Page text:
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In The Corner Office, we invite Senior and Managing Partners at law firms from across the region to share information about their careers, management styles, and strategies. For this issue, we asked them to describe their least favorite part of their jobs. 

On April 4, 2017, the Hungarian Parliament passed via an expedited procedure an amendment to the country’s Higher Education Act (Act CCIV of 2011 on National Higher Education) requiring, among other things, that foreign universities not based in the EU: (1) operate under a formal agreement between their country of origin and the Hungarian government; and (2) maintain campuses and offer degree programs in their country of origin. It was signed into law on April 10, 2017.

Last year the Hungarian Ministry of Justice prepared a new Attorney Act that would radically re-structure the current regulatory approach to in-house counsel. GCs of leading companies in Hungary were given the opportunity to share their views in the process, giving them a rare occasion to pause and collectively consider the nature of this branch of the legal profession which in its few decades of existence has grown so much in significance.

Czech lawyers, not known for ebullience, are nonetheless finding it hard to keep the smiles off their faces. After a decade of disappointment and struggle, if the Managing Partners at Czech firms are to be believed, the last remnants of the global financial crisis have dissipated and business is booming. As spring rolls through Central Europe, the sunshine is both meteorological and metaphoric. Prague is basking in the warmth.

A friend of mine, who’s a partner in a Hungarian law firm, told me this week that those of us living in the Czech Republic are “lucky to have a domestic economy.” In making this comment, he was contrasting the Czech situation with Hungary’s relatively high dependence on foreign direct investment (FDI) and to a degree of stagnation affecting his country at the moment.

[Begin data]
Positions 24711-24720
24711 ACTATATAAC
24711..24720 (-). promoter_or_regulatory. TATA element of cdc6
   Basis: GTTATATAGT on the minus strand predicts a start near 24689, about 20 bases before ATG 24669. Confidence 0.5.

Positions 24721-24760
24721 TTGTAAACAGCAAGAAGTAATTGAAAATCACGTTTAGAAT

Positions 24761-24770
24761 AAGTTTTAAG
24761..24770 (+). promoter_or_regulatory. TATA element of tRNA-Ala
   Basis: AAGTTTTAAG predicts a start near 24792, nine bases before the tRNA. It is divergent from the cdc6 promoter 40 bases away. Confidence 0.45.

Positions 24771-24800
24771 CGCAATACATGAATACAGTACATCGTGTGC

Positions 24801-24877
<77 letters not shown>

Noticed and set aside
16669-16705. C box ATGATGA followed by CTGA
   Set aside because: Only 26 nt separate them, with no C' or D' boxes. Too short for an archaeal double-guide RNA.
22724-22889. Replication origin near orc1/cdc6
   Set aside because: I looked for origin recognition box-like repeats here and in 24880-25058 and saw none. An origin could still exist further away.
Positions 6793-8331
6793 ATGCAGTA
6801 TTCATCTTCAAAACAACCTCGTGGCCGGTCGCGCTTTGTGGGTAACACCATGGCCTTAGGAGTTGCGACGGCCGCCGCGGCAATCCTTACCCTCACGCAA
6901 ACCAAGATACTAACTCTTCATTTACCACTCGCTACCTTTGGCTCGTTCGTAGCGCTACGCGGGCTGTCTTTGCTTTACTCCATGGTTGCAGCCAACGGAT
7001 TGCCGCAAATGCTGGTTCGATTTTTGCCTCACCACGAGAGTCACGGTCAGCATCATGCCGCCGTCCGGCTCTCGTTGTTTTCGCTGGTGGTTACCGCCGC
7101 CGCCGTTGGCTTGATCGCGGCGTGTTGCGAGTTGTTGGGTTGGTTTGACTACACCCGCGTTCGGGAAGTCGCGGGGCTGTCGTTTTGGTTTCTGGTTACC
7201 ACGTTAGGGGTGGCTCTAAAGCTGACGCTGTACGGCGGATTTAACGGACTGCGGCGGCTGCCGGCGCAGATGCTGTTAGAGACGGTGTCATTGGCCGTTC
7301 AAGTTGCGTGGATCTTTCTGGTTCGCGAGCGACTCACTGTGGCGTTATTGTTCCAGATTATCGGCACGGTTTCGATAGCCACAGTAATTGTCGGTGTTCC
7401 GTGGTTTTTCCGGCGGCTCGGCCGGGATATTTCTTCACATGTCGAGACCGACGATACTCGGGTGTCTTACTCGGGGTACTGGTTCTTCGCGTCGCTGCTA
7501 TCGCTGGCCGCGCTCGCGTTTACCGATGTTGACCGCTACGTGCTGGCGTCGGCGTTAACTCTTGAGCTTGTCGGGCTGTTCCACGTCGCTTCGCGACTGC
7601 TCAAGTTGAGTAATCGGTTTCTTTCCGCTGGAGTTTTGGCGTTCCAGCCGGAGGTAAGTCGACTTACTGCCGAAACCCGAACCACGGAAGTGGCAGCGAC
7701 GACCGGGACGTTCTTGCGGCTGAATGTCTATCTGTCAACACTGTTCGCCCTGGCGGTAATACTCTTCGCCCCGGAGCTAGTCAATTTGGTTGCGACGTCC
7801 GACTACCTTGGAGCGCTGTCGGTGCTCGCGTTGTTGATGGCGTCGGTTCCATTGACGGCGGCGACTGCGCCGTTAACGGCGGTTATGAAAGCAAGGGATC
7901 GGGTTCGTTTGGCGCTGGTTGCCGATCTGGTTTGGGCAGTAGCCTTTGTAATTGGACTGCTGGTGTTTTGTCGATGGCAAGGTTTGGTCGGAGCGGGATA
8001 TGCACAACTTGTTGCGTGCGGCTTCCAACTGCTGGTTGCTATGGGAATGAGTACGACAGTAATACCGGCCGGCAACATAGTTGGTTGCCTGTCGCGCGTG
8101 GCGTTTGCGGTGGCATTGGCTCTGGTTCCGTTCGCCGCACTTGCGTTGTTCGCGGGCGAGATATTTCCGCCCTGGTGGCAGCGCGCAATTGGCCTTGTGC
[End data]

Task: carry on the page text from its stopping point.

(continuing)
Ranking services form a critical part of the law firm landscape in CEE as around the world, and law firm marketing and business development functions in the region spend many weeks or months each year preparing their submissions for those ranking services they believe are most widely read and influential. Still, not everybody is convinced the ranking services are as effective or valuable as they could be. Thus, for this issue, we asked the law firm marketing and BD experts around CEE: “What one change would you most like to see made to the law firm rankings to make them more useful/effective?” 

More than 27 years have passed since I became a lawyer back in 1990, and there’s not so much that can really surprise me anymore. My country (at that time called Yugoslavia) went through hyperinflation, a war with its neighbors, UN sanctions, a NATO bombing campaign, democratic protests which led to major political changes at the beginning of a 21st century, Prime Minister Djindjic’s assassination, and privatization, with all the typical transition issues which led to huge social and economic changes. Serbia today is still under the burden of the Kosovo crisis and trying to balance between East and West on its slow path towards EU integration. 

In The Corner Office we invite Managing Partners at law firms from across the region to share information about their careers, management styles, and strategies. The question this time around: Is your personal practice more or less the one you anticipated when you finished law school, or did it change somehow in the interim?

I keep hearing that local offices of international firms have been dominating the CEE legal market. Journalists covering the market look at the corporate, finance, and litigation league tables for the region, notice that international firms occupy more places than would be typical in Western Europe, and report a story of global brand domination. I am almost certainly biased, but I see things differently.

Special warning: This is a personal editorial, and not particularly related to lawyering in CEE. I hope our readers will indulge this unusual exception to our normal practice.

A significant anniversary inevitably causes us to reflect upon the period gone by. The sub-prime mortgage crisis in the US started in 2007 and, after spreading to other countries, became the global financial crisis that caused the longest-lasting recession of the post-war era. This recession, in conjunction with other factors, triggered sweeping changes in the Hungarian legal market. In retrospect, clear, recognizable patterns have emerged in the ten years since then. 

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